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Marc Wakefield

Leap Motion - The future .....

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I'm much more convinced by this.

It may not look as fancy but the simple fact that you can actualy rest your hands on something and use that surface to get tactile feedback makes all the difference.

Looks like it makes more sense. Being able to rest your hands/arms is critical.

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I'm much more convinced by this.

It may not look as fancy but the simple fact that you can actualy rest your hands on something and use that surface to get tactile feedback makes all the difference.

That looks pretty cool. I may have to consider backing it!

I might wait this time round though and see what others make of it before taking the plunge.

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It's really full 3D though, it's like 2.5D like how a Wacom pen can hover above the tablet and still control the mouse.

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They have air gestures and eyetracking tech on new samsung phones. Wonder how it translates to desktop applications.

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btw the Leap can do what the Haptix does.  (At least what I see in their video) - All you'd need to do is mount it on the top of your laptop like where they mount the Haptix, and then just use 3D  planes of where your keyboard is to be the active surface.  I don't see this as really being "haptic" - when there's a device (like the one disney research has experimented with) which shoots invisible pressure jets of air to your moving fingers to make the invisible seem like it has force/physicality, then that will be truly haptic.  Or when touchscreens on smartphones and tablets physically morph buttons into and out of their surfaces at high speeds, then that will be cool...

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btw the Leap can do what the Haptix does.  (At least what I see in their video) - All you'd need to do is mount it on the top of your laptop like where they mount the Haptix, and then just use 3D  planes of where your keyboard is to be the active surface.  I don't see this as really being "haptic" - when there's a device (like the one disney research has experimented with) which shoots invisible pressure jets of air to your moving fingers to make the invisible seem like it has force/physicality, then that will be truly haptic.  Or when touchscreens on smartphones and tablets physically morph buttons into and out of their surfaces at high speeds, then that will be cool...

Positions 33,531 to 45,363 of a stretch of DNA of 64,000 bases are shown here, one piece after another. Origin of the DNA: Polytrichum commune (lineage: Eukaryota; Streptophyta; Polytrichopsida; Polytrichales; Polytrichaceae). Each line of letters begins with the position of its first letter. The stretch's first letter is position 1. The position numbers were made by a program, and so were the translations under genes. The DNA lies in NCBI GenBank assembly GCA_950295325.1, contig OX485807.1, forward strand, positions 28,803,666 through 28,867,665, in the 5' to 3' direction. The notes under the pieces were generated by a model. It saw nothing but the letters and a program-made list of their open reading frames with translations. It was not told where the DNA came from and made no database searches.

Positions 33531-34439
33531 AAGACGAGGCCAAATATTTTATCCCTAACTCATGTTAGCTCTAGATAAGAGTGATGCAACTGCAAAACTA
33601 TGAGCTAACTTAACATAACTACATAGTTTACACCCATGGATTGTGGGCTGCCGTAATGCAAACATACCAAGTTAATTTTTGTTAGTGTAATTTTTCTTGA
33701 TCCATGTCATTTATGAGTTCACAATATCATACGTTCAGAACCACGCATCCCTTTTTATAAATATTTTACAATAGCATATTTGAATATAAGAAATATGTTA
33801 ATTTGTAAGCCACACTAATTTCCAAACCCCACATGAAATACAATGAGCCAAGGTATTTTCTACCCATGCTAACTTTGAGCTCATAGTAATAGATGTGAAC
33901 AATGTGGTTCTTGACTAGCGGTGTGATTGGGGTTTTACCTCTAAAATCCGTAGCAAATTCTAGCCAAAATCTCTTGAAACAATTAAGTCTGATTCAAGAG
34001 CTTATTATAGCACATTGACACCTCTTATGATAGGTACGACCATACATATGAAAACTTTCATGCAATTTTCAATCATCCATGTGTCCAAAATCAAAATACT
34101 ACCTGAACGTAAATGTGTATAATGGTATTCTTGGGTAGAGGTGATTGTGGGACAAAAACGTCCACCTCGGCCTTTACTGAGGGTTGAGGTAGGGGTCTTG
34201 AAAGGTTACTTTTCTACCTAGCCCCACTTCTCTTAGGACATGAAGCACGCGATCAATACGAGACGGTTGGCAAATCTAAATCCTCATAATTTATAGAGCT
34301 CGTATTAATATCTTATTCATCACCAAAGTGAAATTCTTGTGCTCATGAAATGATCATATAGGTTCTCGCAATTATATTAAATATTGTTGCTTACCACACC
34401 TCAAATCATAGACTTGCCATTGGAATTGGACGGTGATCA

I'm not sure the leap will really register the contact points, cause that's what really matters here. without resisting surface and tactile feedback it's a gadget.

Besides it's all software but I doubt the leap can register you making gesture vs you using your keyboard :)

 

As for the disney tech, from the word of a guy I know at Allegorithmic who tried it : "it's crap" :)

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Again, useless for sculpting, you don't know where you "hit", and you've got no way to rest your arms and no tactile feedback (the video show it's snapping all the way, no fine control)

 

May be fun for short gaming sessions but that's it.

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Again, useless for sculpting, you don't know where you "hit", and you've got no way to rest your arms and no tactile feedback (the video show it's snapping all the way, no fine control)

 

May be fun for short gaming sessions but that's it.

I think your right about physical resistance being needed for sculpting. As for Boolean operations and many other CAD procedures I can see this working. Perhaps The Oculus should be married to Sensable's phantom haptic force feedback stylus. I think Geomagic recently bought Sensable.

Isaiah Coberly

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It could work with CAD.

Problem is, and that's a real question:

 

Why bother with less precise tools ? I don't see CAD getting huge benefit from VR immersion, surely in Architectural Visualization, but product design ? 

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TIME FOR SUPER NECROOOOOOO

 

Well, it's 2017 and the LEAP motion software has been upgraded to something called ORION, which makes the tracking a lot more accurate.

But I wouldn't use it for modelling. What I WOULD use it for, is VIEW CONTROL.

Here's my suggestion for how it might work:

With your dominant hand, you hold your stylus/mouse over your model which is telling 3Dcoat (via a hitscan) where the "grasp point" is.

Then with your off-hand, you make a "pinch" or a "closed fist" gesture to grasp the object.

Once the object has been grasped, move and rotate your hand to revolve and move the view around the grasp point in the same manner that you might use a 3D mouse (like the 3dconnexion space navigators that 3D-coat supports)

Except that instead of acting like a joystick that smoothly moves you at a rate based on how hard you push the controller, it acts as though you're floating in zero-gravity and have grabbed an anchor point in space with your hand.

So when you move your hand, your hand doesn't move, but the rest of you does.

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